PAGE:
A look at what’s new on DVD today:
“A Prophet” (2009)
Directed by Jacques Audiard
Released by Sony Pictures Classics
Audiard’s (“The Beat That My Heart Skipped”) ridiculously cool prison drama well earns its over two-and-a-half hour runtime — the transformation of relative newcomer lead Tahar Rahim from illiterate mouse to underworld kingpin never seems forced or unnatural. Rahim’s impressive, as is Niels Arestrup as the head of the jail’s Corsican mob, but overshadowing both is the film’s portrait of a multicultural (if criminal) population that looks nothing like the cast of your average French import. (Matt Singer’s review from February.)
Directed by Agnieszka Wojtowicz-Vosloo
Released by Starz/Anchor Bay
Christina Ricci is dead! But she’s not dead. Unless she died! Or did she? In Wojtowicz-Vosloo’s feature debut (following her acclaimed 2001 short “Pâté”), Liam Neeson plays a funeral director who’s either a sadist plays elaborate mindgames on Ricci’s character, or a man with extrasensory gifts helping to usher the dead into the afterlife. Justin Long reprises his ineffectual horror movie boyfriend bit from “Drag Me To Hell.”
Directed by Joe Dante
Released by Shout! Factory
With Alexandre Aja’s 3D remake making waves at Comic-Con, the time seems ripe for a rerelease of this Roger Corman schlock classic, directed by Dante and written by John Sayles. This new edition includes a featurette with new interviews with Corman, Dante, and others.
Directed by Matthew Vaughn
Released by Lionsgate
Did Vaughn’s meta-superhero movie really only hit theaters five months ago? In the wild churn of blockbuster hype, it feels like over a decade has passed. Still, Aaron Johnson charms as a kid with no particular talent who nevertheless decides to start a side gig as a costumed crimefighter. The film’s overturning of genre clichés — Kick-Ass’ first venture out lands him in the hospital, not on the front page — is balanced by a second half spend reveling in them, which is where the fun comes in. (My review from SXSW.)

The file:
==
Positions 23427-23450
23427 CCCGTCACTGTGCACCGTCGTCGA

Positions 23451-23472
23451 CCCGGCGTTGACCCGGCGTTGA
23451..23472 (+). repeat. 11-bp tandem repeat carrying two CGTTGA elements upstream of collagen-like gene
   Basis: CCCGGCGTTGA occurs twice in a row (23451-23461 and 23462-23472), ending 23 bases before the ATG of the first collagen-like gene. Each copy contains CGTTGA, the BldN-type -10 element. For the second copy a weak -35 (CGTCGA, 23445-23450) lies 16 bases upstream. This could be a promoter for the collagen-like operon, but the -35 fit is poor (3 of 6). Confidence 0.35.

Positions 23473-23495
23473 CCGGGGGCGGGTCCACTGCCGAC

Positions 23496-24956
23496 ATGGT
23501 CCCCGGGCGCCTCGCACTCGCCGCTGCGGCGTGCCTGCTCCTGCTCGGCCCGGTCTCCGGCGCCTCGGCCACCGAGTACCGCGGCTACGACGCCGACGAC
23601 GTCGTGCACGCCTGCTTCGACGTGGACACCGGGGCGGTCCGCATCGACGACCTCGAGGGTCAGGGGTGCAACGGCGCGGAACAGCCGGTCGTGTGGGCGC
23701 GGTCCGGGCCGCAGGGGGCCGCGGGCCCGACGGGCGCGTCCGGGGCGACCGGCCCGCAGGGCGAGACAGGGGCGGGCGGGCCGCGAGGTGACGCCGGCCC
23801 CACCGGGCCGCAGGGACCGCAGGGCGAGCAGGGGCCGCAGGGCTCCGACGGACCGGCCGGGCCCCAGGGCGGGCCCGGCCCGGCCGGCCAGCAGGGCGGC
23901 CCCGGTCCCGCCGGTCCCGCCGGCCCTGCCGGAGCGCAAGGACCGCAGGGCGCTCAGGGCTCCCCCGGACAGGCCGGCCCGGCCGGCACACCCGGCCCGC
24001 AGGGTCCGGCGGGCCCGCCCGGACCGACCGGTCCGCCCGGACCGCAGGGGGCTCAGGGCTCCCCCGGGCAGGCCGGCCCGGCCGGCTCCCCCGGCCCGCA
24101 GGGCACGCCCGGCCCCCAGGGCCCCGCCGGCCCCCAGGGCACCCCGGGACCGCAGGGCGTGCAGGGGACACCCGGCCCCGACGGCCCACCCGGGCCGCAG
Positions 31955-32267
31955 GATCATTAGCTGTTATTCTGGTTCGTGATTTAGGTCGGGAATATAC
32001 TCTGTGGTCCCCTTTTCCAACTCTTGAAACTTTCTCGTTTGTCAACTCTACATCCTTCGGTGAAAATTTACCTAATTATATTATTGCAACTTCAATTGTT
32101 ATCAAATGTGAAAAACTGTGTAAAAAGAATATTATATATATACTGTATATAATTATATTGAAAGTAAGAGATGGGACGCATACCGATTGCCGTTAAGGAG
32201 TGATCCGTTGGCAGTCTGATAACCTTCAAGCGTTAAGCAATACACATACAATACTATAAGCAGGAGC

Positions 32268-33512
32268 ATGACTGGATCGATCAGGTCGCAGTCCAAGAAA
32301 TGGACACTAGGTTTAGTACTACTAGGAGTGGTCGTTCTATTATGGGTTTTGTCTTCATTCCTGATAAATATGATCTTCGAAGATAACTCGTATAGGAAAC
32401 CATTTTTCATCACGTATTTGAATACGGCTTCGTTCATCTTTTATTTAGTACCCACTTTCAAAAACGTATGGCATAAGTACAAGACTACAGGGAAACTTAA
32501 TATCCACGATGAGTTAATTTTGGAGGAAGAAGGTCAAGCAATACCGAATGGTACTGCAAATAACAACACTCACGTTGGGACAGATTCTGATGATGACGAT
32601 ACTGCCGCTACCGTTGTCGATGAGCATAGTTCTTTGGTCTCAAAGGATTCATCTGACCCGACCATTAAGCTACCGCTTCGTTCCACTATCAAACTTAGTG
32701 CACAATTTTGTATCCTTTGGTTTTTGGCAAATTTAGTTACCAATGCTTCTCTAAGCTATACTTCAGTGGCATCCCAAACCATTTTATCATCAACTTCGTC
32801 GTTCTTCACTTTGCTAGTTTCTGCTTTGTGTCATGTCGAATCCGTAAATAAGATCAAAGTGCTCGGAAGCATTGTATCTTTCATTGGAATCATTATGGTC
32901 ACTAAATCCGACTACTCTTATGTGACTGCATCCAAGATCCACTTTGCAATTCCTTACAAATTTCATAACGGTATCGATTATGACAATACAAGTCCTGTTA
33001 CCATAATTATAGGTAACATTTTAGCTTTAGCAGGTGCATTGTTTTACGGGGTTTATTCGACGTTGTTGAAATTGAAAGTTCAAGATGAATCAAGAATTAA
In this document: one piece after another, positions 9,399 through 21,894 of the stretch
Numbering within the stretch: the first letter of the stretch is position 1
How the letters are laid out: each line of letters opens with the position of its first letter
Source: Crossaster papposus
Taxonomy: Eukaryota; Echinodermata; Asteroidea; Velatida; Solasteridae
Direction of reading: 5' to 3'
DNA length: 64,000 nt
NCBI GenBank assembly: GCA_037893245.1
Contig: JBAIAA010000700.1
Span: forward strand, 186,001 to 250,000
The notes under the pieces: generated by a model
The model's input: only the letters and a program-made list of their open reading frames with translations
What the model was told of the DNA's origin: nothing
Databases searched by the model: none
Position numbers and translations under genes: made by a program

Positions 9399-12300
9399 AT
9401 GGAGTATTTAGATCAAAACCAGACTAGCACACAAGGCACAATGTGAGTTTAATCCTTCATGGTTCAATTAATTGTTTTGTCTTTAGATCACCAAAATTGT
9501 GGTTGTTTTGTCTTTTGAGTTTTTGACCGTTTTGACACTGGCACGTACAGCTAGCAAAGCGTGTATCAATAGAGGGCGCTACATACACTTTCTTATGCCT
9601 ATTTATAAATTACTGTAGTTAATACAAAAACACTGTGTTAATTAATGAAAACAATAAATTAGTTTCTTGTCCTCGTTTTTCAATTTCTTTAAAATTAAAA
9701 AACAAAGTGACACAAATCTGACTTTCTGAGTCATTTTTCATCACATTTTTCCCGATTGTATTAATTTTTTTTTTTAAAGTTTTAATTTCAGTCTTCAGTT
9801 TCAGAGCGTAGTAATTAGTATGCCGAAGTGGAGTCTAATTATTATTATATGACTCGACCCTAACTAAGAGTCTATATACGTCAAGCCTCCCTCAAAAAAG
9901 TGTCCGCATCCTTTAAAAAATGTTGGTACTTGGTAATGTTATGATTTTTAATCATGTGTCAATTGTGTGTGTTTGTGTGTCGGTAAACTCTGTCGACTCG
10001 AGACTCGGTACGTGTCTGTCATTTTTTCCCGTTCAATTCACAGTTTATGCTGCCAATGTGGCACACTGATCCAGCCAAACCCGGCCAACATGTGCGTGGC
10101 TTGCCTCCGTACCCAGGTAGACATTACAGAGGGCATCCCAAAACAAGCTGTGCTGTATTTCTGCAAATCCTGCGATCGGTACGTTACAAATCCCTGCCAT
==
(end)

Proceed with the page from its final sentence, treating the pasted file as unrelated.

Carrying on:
“The Ghost Writer” (2010)
Directed by Roman Polanski
Released by Summit
Polanski takes on Robert Harris’ political thriller-as-airport novel satire with solid results, though for me the questions raised about journalism, objectivity and the realities of political life in the first half were more interesting than the broader blows the movie lands when the action starts picking up. Before it becomes the ’70s-style conspiracy thriller it set out to be, “The Ghost Writer” weirdly and wonderfully resembles some political variation on “The Ring.” That’s us at the bottom of the well.
Directed by Ilisa Barbash and Lucien Castaing-Taylor
Released by Cinema Guild
Barbash and Castaing-Taylor’s meditative documentary portrait of cowboys (shepherds?) driving thousands of sheep up to their summer pasture in Montana is better suited to the big screen than the small, but if you missed the film’s tiny theatrical release, here’s your chance to catch this beautiful, narration-free look at a dying style of life.
“Eclipse Series 23: The First Films of Akira Kurosawa”
Directed by Akira Kurosawa
Released by Criterion
This set, which consists of Kurosawa’s 1943 debut “Sanshiro Sugata,” 1944’s “The Most Beautiful,” and “Sanshiro Sugata, Part Two” and “The Men Who Tread on the Tiger’s Tail,” both from 1945, probably isn’t the best place to first introduce yourself to Kurosawa’s work, but if you’re a fan of his better known films, than it’ll offer an insight into where a master filmmaker got his start.